> in court documents that police didn't comply with the state's
> public-records law because they did not fully disclose
> Stingray-related records and allowed Harris Corp. to dictate what
> information could be made public.
> Revelations about surveillance programs run by the federal National
> Security Agency have driven a sustained debate since last summer on
> the balance between privacy and government intrusion. Classified NSA
> documents, leaked to news organizations, showed the NSA was collecting
> telephone records, emails and video chats of millions of Americans who
> were not suspected of crimes.
> That debate has extended to state and local governments. News
> organizations in Palm Springs, Calif.; Tallahassee, Fla.; Sacramento,
> Calif., and Pittsburgh are among those that have been denied records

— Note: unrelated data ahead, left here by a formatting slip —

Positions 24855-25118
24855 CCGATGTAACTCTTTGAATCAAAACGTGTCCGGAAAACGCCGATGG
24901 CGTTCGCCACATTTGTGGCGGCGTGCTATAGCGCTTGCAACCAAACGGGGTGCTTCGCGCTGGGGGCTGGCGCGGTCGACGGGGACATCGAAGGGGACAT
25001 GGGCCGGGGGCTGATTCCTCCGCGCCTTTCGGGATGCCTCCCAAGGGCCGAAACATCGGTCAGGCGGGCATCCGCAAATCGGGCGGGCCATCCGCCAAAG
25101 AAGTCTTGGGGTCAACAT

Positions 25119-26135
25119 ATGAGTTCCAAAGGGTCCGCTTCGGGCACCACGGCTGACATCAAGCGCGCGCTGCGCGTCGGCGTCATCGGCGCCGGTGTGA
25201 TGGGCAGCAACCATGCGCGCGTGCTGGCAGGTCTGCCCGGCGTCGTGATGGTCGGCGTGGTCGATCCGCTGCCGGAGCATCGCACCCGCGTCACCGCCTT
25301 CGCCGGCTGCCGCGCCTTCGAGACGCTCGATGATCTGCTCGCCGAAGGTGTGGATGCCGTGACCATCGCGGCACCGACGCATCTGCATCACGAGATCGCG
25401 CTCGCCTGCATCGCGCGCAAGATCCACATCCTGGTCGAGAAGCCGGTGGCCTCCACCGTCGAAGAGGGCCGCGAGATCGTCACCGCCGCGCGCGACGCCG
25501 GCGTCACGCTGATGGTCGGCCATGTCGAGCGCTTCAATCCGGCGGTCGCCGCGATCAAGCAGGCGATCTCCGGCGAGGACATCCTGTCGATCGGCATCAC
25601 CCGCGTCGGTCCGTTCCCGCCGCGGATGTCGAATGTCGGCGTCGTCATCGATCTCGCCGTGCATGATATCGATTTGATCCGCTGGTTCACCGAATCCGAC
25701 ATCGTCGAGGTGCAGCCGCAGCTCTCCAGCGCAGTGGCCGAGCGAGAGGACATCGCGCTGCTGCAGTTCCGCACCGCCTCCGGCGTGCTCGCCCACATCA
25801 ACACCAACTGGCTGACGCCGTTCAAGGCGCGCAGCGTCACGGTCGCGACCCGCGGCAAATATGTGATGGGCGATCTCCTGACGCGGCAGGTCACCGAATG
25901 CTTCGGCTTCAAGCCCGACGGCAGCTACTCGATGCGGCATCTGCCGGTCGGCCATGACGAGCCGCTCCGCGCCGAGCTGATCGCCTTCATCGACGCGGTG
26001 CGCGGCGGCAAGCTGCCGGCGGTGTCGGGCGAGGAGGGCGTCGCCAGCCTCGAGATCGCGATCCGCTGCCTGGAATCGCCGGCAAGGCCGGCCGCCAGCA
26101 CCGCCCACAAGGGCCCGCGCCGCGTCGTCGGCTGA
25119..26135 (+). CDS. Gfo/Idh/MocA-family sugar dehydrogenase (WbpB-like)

> about Stingrays or Stingray-like devices, including details of
> contracts that Harris has with government agencies.
> In a response to a records request from the Tallahassee Democrat
> newspaper about Florida's use of cell-tracking technology, the state's
> top police agency provided a four-page, heavily censored document
> signed by a police investigator. The newspaper reported that the
> document referred to guidelines concerning the purchase of items and
> sought the department's agreement to the "provisions/content of the
> Non-Disclosure Agreement."
> The Desert Sun of Palm Springs made a similar request to the San
> Bernardino County Sheriff's Department, which said it had to maintain
> secrecy even though the newspaper found information online about cell
> site simulators.
> And in Sacramento, the local sheriff's office told a TV station it
> would "be inappropriate for us to comment about any agency that may be
> using the technology" in light of a Harris nondisclosure agreement.
> Many of the requests were part of an effort to investigate the devices
> by Gannett Co. Inc., which publishes USA Today and owns other
> newspapers and television stations around the country.
> "I don't see how public agencies can make up an agreement with a